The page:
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Upper Lip Tie

Guest Post by Laura Langham

My son and I struggled with breastfeeding from the get-go. I heard about lip and tongue ties and I suspected he had one from the very beginning, but a fellow mom assured me he didn’t.

We became dependent on a nipple shield, though I never wanted to use it in the first place. I was so desperate to make our nursing relationship last that I kept with it. After about 6-7 months, my son stopped practically gaining weight and even lost a few oz. I had a nagging feeling inside me that it was the tie I had suspected all along.

I took him to his pediatrician and he told me that my son had normal frenulum and insisted so much that I was doing something wrong and starving my child that he reported us to the local child protective services. Their investigation concluded that his claims were unfounded and that we were taking good care of our son, but it led me to some amazing IBCLCs that referred me to an ENT. The ENT’s visit finally came and the doctor confirmed what I had insisted was the problem all along—a tongue and upper lip tie.

Within 2 weeks, we had them both cut through electrocautery, and within 2 weeks, my son had started gaining more than adequate weight. The months of breastfeeding through the ties (and with the nipple shield) did a number to my milk supply because proper suction was never established, but his nursing got so much stronger and more frequent after having his ties taken care of.

Post Author, Laura Langham, with her son.

Guest post Author, Laura Langham, with her son.

About The Author:
Laura Langham is a mother to two amazing children, with one on the way, wife to her awesome husband and a friend to anyone in need.

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How many of us with breastfed babies have gone to a wellness visit to find out our little ones are really low on their growth charts? From how many moms I’ve heard talk about this, I’m guessing there is a good show of hands! And for first time moms, or first time breastfeeding moms, or- heck- even us experienced mom, it can be startling to have a pediatrician look at your baby and think they are underfed! Rest assure, though, if your breastfed baby is low on the growth chart– there could be a good reason for it. Your doctor may be using the wrong chart!

There are two charts widely used in the US. The CDC’s growth chart is the more widely used chart and reflects mostly formula fed babies. Then there is the WHO growth chart that uses Exclusively breastfed babies. It may not seem like it would be a big deal which chart a pediatrician uses but breastfed and formula fed babies grow and thrive differently. Formula fed babies grow more rapidly and growth doesn’t slow down as drastically for them after 6 months of age, while the breastfed baby has slow steady weight gain that decreases even more as they get more mobile. So, when using the CDC chart on a breastfed baby, it’s quite easy for the baby to look like they are having insufficient growth or irregular growth patterns.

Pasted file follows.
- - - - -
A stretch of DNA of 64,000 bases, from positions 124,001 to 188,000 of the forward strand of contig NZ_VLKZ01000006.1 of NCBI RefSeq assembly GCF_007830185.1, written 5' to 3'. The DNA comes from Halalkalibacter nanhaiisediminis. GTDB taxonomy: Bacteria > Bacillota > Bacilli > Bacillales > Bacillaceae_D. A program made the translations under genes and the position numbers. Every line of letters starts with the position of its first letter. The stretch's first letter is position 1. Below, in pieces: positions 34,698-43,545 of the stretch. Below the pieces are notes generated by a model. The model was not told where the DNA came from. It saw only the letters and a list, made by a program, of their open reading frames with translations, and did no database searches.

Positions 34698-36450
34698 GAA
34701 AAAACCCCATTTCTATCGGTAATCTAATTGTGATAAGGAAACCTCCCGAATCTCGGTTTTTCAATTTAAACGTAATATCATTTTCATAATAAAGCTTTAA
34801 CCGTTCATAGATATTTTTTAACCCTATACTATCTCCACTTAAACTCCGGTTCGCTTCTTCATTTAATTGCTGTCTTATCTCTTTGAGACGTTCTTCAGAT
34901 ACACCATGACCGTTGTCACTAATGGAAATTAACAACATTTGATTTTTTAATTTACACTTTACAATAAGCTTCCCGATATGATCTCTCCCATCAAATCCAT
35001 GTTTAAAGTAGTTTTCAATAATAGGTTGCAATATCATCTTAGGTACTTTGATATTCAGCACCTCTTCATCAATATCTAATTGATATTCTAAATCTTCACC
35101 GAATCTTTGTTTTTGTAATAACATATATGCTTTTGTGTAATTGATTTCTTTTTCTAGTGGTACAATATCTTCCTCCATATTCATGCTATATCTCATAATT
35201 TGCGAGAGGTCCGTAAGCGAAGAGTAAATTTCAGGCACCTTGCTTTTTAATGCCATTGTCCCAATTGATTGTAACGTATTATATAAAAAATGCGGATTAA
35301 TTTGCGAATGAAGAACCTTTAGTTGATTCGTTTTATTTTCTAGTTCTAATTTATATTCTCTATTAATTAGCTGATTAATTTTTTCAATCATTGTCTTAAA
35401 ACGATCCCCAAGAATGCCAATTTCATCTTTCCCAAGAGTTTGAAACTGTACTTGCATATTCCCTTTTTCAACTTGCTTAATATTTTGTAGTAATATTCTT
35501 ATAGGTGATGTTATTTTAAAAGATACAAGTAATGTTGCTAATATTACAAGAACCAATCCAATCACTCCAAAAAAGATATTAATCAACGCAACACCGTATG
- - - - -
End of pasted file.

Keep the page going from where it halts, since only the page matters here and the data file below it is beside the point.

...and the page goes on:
The problem with breastfed babies falling on the growth charts is that the moms will often get pressured to use formula very early on. Milk Supply goes into question and pediatricians, who are often lacking in sufficient breastfeeding knowledge, give misguided advice to the mom, like pumping to see how much milk she has or giving formula after each nursing session. Or the pediatrician may quickly recommend a visit to an endocrinologist, where baby will have to undergo intrusive testing, when it may not even be necessary. Even my own pediatrician was giving out booby-trap information and saying that babies urine output had nothing to do with if they got enough milk (which is incorrect)

Many pediatricians also do not take size of the parents and their family genetics into account. I have known mothers who barely skim 5 feet tall and are married to 5 foot 6 inch tall men that are concerned because their doctor said their breastfed baby is only at the 5% line. Typically, tiny couples do not have enormous babies. Many families have told me that their doctors didn’t even take the size of the parents or their families into account when decided that their baby was suffering.
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While doctors are being urged to switch to the WHO chart, since breast milk has been universally agreed upon to be the healthier option and should be the standard for infant diet, many doctors have not yet gotten on board since the AAP has not made any updated guidelines specifying chart use. Some pediatricians have begun tracking BMI, which seems to be a balanced way of measuring all babies, whether breastfed or formula fed but it has continued to give parents stress about their child being in a healthy range for their age, since a toddler at 50% for weight and 10% at height will now fall under obese.

Try not to stress too much. Ask your pediatrician what chart he/she is using and what other factors he is taking into consideration before getting worried about baby size. And If you breastfed infants health is in question- please, Go to a Lactation Consultant! IBCLC’s are 10x more trained to deal with and help you with breastfeeding issues, including evaluating your milk supply, over the pediatrician. Good Luck mama!


Part 2 of the “Your Kids are Worth it” series.

I know breastfeeding is hard. It can be really uncomfortable. It can be awkward when around others. It can take a lot of getting used to, physically, mentally and emotionally. It can cause clogged ducts and mastitis. It can cause family members and friends to start problems with you. It can cause strangers in the mall to give you attitude, even. And, most of all, for a tiny 2% of us (but a REAL 2%) it can be impossible. There is sacrifice involved to breastfeed our babies.